Guest post by John Hughes
In July 2022, researchers published results of a study concerning vaccinations and boosters in NBA players and rates of infection.1 The article, published in the Journal of the American Medical Association (JAMA), followed a cohort of NBA players and staff from 1 Dec 2021 to 15 Jan 2022 during the height of the omicron surge. Median age was 34 years. Of the players followed, 608 of 2,164 (28%) of fully boosted players contracted covid compared to 127 of 715 (17%) vaccinated (not boosted) players. No players/staff were hospitalized or died. 93% of infections were determined to be omicron variant using advanced testing techniques.
While most basketball players submitted to the vaccination, not all complied or were happy with the league requirements. NBA champion Anthony Wiggins said “”I did it, and I was an All-Star this year and champion, so that was the good part, just not missing out on the year, the best year of my career,” Wiggins said. “But for my body, I just don’t like putting all that stuff in my body, so I didn’t like that and I didn’t like that it wasn’t my choice. I didn’t like that it was either get this or don’t play.”2 Some players, such as Kyrie Irving, refused the vaccine altogether, resulting in inability to play in the majority of games during the seasons (and no deaths).
Although NBA players are more fit than most military members, they are of similar age and both populations effectively ‘screen’ prospective members for health. The major significance of this trial is that despite the vaccination (and boosters), a significant number of NBA players still became infected with Covid. None died or were hospitalized. Searches online did not indicate any Covid deaths of active NBA players vaccinated or unvaccinated during the entire pandemic.
40% of the US military is 25 years old and younger. 87% are 40 or under.3 As of 20 JUL 2022, the CDC’s cumulative data on Covid 19 deaths showed that of the 1,017,975 deaths, 25,986 were aged 40 or under (2.5% of total deaths). 6,406 deaths were in 18-29 years old, which encompasses most of the enlisted. The average enlisted age is 27 and the average officer age is 34.4 Add to this the CDC’s own acknowledgement that known risk factors (which most servicemembers don’t have) significantly increase risk of death.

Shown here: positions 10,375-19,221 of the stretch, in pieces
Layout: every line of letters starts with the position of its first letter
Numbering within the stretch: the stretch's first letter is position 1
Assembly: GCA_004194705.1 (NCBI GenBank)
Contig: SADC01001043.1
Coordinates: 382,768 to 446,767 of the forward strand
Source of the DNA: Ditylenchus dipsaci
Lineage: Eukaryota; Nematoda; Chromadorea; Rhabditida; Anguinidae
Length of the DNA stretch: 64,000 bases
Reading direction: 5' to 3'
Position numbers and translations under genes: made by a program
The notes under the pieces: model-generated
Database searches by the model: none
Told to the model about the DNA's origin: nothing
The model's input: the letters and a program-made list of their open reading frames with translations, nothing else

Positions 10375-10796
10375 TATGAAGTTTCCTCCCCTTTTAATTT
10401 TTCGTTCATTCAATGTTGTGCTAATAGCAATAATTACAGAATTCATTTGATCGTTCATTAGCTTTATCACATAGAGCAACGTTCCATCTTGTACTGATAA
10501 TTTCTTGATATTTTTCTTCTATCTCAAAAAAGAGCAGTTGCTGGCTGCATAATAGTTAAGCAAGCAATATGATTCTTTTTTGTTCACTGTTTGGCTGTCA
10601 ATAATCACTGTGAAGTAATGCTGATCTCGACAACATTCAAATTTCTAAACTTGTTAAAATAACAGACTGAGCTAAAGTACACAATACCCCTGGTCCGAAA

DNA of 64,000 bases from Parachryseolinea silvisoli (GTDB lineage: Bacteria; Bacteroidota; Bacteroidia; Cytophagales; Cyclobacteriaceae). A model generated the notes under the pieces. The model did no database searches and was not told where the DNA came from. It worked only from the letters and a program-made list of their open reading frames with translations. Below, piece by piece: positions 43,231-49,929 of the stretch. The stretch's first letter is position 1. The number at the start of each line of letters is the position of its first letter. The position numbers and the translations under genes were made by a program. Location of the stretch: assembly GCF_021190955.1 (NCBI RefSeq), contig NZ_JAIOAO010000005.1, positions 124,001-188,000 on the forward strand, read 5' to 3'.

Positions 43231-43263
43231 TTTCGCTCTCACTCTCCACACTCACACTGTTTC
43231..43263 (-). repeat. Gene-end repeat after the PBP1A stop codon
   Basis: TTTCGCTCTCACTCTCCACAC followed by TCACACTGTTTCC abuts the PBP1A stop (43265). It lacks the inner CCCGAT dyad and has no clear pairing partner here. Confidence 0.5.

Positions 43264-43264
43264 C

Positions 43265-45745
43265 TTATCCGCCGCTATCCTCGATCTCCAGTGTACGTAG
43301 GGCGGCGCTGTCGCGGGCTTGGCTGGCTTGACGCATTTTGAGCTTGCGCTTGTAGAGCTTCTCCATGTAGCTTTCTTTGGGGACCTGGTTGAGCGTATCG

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The NBA research study shows that even vaccinations and boosters don’t protect against Covid 19 infection. It was intensive and continually screened athletes over a 6 week period to pick up even minimal covid infections to detect the overall infection numbers. However, the bigger takeaway (so what) is that the age group involved is at low risk from hospitalization and death from Covid in the first place, so this particular vaccine is not critical for US military members of similar age and health.
Add to this a military weary from 20 years at war and experiencing serious recruiting problems. “The Army is significantly cutting the total number of soldiers it expects to have in the force over the next two years, as the U.S. military faces what a top general called “unprecedented challenges” in bringing in recruits. Army officials on Tuesday said the service will fall about 10,000 soldiers short of its planned end strength for this fiscal year, and prospects for next year are grimmer.”5
The Department of Defense should immediately halt the mandate for Covid vaccinations for recruits, servicemembers, and Service Academies.
John Hughes, MD
USMA Class of 1996 (#1 graduate)
3rd Generation West Pointer
4 combat tours of duty in Iraq and Afghanistan
1Tai, Caroline, et al. “Association Between COVID Booster Vaccination and Omicron Infection in a Highly Vaccinated Cohort of Players and Staff in the National Basketball Association.” Journal of the American Medical Association. 12 July 2022. Vol 328, No 2. Pp. 209-211.
2Andrews, Kendra. “Golden State Warriors’ Anthony Wiggins still regrets getting COVID-19 vaccine, despite All Star, title season. “ ESPN.com. 19 JUL 2022.
3National Academies of Sciences, Engineering, and Medicine; Division of Behavioral and Social Sciences and Education; Board on Children, Youth, and Families; Committee on the Well-Being of Military Families; Le Menestrel S, Kizer KW, editors. Strengthening the Military Family Readiness System for a Changing American Society. Washington (DC): National Academies Press (US); 2019 Jul 19. Chapter 3.
4Provisional Covid-19 Deaths by Sex and Age. https://data.cdc.gov/NCHS/Provisional-COVID-19-Deaths-by-Sex-and-Age/9bhg-hcku
5Baldor, Lolita. “Army cuts force size amid unprecedented battle for recruits.” AP. 19 July 2022.